mally be increased considerably since settling rate
extract oil containing it) Alt improves the adhe
is usually the limiting factor. Or else for a given,
sion toward mineral aggregates.
throughput the yield and/or quality of the‘ prod
Any hydrocarbon mixture which may be ex
ucts may be improved due to reduced carryover.
tracted in theliquid phase with a liquid selective
solvent may have its separation improved by the
' In an extraction tower the number of theoretical
extraction stages may increase materially for a ' process of this invention, particularly those mix
given feed rate because of ‘a reduced tendency to
tures derived from petroleum including gasolines,
carry finely suspended droplets in the wrong di- ' kerosenes, spray oils, gas oils‘,- Diesel fuels, lubri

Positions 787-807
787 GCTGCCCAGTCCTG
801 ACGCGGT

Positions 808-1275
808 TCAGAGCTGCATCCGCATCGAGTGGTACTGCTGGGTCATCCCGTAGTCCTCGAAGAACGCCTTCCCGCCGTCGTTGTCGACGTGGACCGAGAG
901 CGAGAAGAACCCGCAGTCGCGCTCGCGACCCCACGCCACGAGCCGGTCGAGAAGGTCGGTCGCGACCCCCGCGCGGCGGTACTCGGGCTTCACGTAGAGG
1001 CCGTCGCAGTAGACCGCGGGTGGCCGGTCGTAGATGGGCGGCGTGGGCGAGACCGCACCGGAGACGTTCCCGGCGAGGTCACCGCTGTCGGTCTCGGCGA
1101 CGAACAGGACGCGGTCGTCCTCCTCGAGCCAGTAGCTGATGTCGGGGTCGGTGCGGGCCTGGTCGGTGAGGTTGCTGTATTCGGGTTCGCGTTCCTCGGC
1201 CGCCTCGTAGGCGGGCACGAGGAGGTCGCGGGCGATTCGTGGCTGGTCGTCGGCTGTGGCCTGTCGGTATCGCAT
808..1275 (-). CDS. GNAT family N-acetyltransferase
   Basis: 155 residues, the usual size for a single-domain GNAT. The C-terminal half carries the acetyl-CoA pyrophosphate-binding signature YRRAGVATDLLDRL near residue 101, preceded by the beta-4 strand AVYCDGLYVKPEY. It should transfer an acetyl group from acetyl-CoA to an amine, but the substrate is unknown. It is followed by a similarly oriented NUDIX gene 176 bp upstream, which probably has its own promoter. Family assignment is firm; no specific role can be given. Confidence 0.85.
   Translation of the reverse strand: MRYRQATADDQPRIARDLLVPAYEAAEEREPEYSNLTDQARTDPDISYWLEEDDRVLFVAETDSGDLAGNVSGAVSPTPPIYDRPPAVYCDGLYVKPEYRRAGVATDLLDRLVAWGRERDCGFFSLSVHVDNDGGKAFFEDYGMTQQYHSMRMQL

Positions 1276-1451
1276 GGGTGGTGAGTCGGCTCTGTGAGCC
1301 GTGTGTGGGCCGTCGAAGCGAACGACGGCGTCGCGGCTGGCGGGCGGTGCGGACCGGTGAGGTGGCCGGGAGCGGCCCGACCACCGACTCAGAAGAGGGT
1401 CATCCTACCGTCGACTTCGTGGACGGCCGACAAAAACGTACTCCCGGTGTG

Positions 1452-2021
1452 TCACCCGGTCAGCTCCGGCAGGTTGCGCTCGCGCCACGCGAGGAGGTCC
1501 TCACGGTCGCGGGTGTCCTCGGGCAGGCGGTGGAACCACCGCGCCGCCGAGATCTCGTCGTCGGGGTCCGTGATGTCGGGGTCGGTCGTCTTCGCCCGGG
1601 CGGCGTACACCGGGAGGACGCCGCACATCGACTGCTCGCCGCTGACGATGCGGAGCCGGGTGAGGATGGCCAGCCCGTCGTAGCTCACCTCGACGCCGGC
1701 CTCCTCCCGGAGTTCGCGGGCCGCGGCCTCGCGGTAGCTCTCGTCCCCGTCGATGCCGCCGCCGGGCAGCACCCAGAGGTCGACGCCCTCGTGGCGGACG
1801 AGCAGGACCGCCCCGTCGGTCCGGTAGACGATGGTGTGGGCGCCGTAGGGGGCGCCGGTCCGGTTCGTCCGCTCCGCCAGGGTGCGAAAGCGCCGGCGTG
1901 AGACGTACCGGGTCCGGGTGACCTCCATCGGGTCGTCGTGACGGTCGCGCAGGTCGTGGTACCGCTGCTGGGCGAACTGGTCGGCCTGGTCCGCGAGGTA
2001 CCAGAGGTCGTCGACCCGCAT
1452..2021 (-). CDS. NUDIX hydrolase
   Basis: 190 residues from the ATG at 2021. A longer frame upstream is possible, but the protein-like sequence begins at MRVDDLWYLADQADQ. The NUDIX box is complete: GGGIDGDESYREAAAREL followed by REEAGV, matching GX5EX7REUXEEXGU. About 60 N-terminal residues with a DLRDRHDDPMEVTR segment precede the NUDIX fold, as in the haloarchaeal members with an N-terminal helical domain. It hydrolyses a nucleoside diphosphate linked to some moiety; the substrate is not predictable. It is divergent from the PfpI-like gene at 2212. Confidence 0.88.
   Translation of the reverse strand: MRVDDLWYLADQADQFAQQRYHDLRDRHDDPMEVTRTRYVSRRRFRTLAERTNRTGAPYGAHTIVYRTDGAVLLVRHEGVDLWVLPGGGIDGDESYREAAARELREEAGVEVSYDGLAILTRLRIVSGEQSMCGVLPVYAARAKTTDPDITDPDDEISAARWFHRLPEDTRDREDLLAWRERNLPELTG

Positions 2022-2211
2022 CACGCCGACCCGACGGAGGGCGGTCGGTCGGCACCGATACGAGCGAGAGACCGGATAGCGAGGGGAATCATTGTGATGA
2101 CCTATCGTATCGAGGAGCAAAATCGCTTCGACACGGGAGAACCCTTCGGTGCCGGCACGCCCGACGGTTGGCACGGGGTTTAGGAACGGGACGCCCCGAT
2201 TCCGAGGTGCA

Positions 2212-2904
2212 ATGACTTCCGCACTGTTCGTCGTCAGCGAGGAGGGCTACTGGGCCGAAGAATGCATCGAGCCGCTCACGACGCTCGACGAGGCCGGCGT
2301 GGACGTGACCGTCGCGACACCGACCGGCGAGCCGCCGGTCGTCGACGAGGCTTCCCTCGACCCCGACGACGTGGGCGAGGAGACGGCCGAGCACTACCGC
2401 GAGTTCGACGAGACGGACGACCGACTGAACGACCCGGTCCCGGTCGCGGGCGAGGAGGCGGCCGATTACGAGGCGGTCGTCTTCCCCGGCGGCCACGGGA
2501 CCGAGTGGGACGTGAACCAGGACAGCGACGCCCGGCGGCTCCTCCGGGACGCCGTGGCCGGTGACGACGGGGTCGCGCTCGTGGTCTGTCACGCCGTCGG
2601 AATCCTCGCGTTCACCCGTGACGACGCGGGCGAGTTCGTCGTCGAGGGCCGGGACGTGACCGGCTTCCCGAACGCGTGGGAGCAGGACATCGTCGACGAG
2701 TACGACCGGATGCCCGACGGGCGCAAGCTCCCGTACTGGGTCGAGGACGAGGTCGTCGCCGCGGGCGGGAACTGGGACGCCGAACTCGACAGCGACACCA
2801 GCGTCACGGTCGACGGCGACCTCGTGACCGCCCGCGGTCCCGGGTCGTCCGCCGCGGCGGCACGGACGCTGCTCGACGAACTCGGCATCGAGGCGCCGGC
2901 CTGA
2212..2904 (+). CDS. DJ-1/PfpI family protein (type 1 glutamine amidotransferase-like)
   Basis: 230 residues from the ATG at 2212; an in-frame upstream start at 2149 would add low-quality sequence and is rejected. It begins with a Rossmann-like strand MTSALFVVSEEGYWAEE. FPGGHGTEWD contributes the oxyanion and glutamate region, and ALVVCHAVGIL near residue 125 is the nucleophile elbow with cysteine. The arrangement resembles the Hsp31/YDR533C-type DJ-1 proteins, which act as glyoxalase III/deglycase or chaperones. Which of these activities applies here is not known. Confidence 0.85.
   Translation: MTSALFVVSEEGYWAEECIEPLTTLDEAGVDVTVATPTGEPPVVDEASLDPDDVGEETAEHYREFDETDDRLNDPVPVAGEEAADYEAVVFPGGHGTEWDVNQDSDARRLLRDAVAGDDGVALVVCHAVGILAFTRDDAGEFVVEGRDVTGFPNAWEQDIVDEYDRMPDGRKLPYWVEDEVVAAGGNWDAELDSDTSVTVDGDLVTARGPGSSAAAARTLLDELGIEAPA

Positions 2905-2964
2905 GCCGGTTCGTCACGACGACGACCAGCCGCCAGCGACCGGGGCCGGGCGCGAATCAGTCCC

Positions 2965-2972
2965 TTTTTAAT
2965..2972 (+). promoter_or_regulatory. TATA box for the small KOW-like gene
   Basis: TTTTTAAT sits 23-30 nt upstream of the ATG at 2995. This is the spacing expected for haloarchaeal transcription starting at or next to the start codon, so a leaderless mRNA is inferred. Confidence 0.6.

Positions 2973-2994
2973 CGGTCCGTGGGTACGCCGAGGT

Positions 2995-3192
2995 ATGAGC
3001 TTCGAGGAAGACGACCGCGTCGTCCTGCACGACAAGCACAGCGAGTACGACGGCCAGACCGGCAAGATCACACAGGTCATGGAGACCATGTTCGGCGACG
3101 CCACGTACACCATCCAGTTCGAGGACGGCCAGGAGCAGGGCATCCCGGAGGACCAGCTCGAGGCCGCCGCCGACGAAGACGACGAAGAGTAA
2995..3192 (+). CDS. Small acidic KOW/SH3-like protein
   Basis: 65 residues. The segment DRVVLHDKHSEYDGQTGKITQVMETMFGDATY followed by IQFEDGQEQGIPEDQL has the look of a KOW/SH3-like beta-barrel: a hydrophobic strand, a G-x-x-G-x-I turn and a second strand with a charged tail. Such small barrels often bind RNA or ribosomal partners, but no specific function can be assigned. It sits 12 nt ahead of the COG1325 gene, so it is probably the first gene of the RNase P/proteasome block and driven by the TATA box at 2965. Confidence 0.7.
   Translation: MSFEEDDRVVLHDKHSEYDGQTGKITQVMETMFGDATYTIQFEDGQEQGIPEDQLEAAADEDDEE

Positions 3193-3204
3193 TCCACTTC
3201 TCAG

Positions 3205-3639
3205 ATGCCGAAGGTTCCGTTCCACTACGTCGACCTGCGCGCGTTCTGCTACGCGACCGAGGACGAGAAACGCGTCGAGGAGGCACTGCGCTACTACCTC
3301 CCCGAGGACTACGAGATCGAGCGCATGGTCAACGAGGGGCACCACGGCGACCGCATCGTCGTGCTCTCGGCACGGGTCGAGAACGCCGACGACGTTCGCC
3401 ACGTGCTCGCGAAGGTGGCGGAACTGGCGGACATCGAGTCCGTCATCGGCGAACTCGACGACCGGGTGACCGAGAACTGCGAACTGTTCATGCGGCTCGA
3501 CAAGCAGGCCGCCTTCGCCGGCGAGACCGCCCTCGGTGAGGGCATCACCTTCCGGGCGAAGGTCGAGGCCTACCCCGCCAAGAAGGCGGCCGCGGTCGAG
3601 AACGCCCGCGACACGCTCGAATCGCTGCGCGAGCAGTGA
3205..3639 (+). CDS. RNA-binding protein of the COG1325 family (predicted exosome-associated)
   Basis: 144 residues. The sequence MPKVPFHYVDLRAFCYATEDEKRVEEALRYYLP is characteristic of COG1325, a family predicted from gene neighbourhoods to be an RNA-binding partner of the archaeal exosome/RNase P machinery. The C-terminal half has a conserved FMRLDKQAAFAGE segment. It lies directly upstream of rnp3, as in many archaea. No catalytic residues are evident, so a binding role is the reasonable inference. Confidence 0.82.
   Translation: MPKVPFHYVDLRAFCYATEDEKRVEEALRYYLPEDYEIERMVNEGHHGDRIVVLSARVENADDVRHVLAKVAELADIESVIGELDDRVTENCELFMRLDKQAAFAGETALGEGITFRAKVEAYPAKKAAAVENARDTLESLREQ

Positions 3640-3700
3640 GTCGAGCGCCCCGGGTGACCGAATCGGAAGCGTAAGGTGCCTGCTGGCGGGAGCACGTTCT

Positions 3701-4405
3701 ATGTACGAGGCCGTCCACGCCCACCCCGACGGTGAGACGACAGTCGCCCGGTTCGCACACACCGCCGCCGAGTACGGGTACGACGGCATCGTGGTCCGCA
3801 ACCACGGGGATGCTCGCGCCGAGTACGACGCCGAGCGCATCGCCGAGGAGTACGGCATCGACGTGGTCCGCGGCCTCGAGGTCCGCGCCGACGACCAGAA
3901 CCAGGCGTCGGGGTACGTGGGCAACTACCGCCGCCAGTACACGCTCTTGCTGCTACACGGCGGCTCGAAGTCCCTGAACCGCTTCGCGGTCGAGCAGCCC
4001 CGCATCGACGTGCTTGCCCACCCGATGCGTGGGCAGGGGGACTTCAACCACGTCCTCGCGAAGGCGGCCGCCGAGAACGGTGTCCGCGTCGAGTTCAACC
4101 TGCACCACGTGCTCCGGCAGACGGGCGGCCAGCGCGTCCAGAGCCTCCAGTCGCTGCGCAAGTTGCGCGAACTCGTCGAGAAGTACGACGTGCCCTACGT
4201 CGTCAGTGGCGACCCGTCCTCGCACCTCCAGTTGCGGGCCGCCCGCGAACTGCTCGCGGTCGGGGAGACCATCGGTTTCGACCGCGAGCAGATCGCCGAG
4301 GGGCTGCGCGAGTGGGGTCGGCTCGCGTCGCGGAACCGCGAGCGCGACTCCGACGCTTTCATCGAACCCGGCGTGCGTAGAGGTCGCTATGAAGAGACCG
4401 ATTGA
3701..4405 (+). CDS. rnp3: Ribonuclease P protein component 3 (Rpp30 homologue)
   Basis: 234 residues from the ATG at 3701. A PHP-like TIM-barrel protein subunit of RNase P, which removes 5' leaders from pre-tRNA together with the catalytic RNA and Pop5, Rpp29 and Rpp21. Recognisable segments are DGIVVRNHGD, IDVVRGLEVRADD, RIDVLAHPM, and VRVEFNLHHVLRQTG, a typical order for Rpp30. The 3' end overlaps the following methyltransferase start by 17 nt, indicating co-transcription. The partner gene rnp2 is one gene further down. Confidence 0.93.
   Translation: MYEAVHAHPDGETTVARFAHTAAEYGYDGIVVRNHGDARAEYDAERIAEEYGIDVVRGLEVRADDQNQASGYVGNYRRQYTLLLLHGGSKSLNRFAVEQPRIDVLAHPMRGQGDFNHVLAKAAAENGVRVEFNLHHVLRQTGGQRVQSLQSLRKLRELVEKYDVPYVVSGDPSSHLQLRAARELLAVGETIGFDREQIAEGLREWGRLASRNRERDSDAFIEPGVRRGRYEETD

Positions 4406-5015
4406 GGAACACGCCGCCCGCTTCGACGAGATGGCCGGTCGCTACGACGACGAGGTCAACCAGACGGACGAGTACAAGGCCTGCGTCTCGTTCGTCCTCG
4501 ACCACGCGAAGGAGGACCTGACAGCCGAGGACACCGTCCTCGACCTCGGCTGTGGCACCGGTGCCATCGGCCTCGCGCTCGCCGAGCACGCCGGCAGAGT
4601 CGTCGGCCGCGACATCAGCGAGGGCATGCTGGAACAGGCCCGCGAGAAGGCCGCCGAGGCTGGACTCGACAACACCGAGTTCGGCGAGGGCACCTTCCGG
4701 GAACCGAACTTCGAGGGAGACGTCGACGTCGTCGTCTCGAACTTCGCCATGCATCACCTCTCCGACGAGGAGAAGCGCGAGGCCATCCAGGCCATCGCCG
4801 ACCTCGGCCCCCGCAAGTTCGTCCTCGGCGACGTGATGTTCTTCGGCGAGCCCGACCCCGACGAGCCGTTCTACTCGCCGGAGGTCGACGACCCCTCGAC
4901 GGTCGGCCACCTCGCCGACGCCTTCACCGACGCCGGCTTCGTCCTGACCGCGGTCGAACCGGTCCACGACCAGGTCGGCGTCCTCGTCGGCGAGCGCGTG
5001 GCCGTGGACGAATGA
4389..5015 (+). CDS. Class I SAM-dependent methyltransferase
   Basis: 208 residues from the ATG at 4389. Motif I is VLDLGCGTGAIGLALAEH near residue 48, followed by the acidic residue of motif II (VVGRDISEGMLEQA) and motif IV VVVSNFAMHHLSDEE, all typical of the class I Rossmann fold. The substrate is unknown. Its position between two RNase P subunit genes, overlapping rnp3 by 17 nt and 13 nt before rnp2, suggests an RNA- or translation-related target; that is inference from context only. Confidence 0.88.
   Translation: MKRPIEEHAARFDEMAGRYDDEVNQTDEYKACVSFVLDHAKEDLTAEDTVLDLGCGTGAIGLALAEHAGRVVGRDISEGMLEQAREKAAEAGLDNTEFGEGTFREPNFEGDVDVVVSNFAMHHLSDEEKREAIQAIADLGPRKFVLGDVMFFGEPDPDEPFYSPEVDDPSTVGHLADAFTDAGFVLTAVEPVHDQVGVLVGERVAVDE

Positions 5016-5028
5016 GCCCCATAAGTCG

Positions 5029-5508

and solvent phases,
eating oils, etc.
The amount of calcium naphthenate required
' to increase the separation time depends upon
several factors, namely: the type of solvent em
ployed in the process: the type of mixture to be
separated in theprocess; the components in the
mixture which a?ect emulsibility; the molecular
‘ weight and the acid equivalent of the calcium
naphthe'nate: etc. an example, if the naph
thenic acids» have a low acid number. a greater
Some suitable liquid selective solvents which
may be employed in the separation of hydrocar
bon mixtures are: phenol, cresylic acids, alkyl
phenol mixtures, aniline, alkyl aniiines, diphenyl
amine, ditolyl amines. carbitols (diethylene
glycol monoethers) such as methyl, ethyl, propyl
carbitols, chlorinated dialkyl others such as beta
beta dichlor-ethyl ether, nitrobenzene, nitro
toluene. nitroxylenes. na'ohthois a'lkvl 'nanhthn‘le
benzophenone, phenyl tolyl ketone, diphenylene
ketone, alkyl phthalates such as dimethyl phthal
ate, alkyl salicylates such as methyl salicylate,
benzyl alcohol, benz chlorides, i. e., benzyl, benzal,
benzo-chlorides, benzonitrile, diphenyl oxide, sub
and the settling times were determined -
for diiferent contents of calcium naphthenate as
shown in the following table:
Percent by wt. calcium nspbthenate